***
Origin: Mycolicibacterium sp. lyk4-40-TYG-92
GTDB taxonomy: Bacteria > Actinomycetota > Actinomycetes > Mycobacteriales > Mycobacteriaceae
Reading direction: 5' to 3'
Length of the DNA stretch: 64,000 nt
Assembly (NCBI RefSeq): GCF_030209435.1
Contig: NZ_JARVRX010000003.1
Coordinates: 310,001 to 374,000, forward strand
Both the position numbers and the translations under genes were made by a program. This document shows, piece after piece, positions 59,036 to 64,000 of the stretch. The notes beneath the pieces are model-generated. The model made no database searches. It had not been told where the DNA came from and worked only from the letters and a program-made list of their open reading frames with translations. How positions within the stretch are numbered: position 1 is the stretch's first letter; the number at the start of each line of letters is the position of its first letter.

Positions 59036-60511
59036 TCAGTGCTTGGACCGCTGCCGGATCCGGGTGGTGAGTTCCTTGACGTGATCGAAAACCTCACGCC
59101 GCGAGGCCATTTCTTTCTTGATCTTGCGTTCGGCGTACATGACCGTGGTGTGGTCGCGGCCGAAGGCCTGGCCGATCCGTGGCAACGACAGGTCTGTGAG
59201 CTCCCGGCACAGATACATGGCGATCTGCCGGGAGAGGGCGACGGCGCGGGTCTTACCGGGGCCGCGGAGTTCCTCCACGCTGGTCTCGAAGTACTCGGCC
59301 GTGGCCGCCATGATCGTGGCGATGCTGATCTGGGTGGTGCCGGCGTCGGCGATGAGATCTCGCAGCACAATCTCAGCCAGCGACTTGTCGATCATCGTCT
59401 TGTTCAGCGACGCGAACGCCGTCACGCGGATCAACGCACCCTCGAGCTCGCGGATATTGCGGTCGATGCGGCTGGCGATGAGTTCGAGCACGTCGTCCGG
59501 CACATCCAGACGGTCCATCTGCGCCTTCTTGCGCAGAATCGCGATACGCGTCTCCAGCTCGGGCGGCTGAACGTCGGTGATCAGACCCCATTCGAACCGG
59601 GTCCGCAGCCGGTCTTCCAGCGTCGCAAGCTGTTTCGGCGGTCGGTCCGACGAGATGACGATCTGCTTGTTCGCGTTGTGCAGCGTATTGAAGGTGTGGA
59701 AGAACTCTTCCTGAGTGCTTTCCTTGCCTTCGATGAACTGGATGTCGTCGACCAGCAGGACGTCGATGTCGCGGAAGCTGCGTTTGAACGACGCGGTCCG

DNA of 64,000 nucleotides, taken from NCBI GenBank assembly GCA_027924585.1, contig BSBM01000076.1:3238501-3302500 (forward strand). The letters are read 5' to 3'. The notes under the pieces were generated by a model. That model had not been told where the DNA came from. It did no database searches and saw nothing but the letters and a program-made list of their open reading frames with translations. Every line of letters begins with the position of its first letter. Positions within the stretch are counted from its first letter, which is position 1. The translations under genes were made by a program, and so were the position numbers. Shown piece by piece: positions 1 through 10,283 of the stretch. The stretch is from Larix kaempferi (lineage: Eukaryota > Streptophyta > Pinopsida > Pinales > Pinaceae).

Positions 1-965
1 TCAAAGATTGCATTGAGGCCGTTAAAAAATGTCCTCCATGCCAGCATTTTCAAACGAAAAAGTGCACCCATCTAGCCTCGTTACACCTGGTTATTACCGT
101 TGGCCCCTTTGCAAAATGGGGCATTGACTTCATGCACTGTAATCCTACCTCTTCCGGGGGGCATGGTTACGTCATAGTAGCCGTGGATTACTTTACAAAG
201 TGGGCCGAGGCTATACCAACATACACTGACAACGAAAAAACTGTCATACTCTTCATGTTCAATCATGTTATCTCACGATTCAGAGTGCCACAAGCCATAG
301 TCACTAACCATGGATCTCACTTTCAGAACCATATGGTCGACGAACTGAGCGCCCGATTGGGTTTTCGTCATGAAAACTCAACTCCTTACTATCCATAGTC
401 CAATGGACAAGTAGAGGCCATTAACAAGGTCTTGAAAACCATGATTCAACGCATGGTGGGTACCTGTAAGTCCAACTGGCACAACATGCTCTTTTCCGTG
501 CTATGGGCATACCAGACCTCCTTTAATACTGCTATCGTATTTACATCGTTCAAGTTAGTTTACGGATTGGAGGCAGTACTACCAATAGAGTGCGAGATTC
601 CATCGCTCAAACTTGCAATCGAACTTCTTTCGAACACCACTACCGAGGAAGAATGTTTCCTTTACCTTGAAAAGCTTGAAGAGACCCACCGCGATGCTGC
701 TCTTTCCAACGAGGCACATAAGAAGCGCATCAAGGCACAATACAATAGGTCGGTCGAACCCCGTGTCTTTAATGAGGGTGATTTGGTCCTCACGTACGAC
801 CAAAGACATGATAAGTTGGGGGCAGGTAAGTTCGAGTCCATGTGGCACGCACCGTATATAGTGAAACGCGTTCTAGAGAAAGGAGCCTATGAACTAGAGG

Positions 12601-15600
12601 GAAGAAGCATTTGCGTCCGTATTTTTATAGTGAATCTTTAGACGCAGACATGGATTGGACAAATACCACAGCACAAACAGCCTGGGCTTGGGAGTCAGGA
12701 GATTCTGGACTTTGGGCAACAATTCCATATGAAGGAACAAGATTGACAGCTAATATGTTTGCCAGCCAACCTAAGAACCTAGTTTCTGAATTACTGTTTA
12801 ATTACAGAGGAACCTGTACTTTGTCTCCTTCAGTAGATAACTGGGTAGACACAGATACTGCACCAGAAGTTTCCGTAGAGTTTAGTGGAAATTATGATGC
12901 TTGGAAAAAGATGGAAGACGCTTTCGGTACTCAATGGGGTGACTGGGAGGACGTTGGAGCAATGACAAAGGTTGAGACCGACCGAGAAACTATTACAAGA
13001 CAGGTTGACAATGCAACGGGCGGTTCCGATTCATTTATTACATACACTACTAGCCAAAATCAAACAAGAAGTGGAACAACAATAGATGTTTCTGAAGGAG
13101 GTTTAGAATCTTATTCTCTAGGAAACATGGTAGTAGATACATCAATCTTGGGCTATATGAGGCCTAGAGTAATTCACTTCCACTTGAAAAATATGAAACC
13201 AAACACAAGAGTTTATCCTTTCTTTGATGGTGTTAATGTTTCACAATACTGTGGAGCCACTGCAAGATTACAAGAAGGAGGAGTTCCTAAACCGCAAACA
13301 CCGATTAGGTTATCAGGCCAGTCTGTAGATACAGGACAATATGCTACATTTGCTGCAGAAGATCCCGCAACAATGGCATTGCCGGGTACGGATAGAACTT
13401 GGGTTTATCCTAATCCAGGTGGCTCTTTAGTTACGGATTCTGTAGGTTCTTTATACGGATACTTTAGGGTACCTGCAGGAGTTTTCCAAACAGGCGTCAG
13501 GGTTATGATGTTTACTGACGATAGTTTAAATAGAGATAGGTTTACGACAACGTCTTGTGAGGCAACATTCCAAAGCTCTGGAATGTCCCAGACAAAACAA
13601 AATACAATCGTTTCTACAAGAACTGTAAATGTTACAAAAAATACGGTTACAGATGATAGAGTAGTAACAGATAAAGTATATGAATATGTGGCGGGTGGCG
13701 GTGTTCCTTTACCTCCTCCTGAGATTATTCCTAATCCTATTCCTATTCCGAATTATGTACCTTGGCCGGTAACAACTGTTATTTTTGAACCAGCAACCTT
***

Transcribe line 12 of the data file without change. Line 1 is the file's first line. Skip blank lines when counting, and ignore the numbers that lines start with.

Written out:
59201 CTCCCGGCACAGATACATGGCGATCTGCCGGGAGAGGGCGACGGCGCGGGTCTTACCGGGGCCGCGGAGTTCCTCCACGCTGGTCTCGAAGTACTCGGCC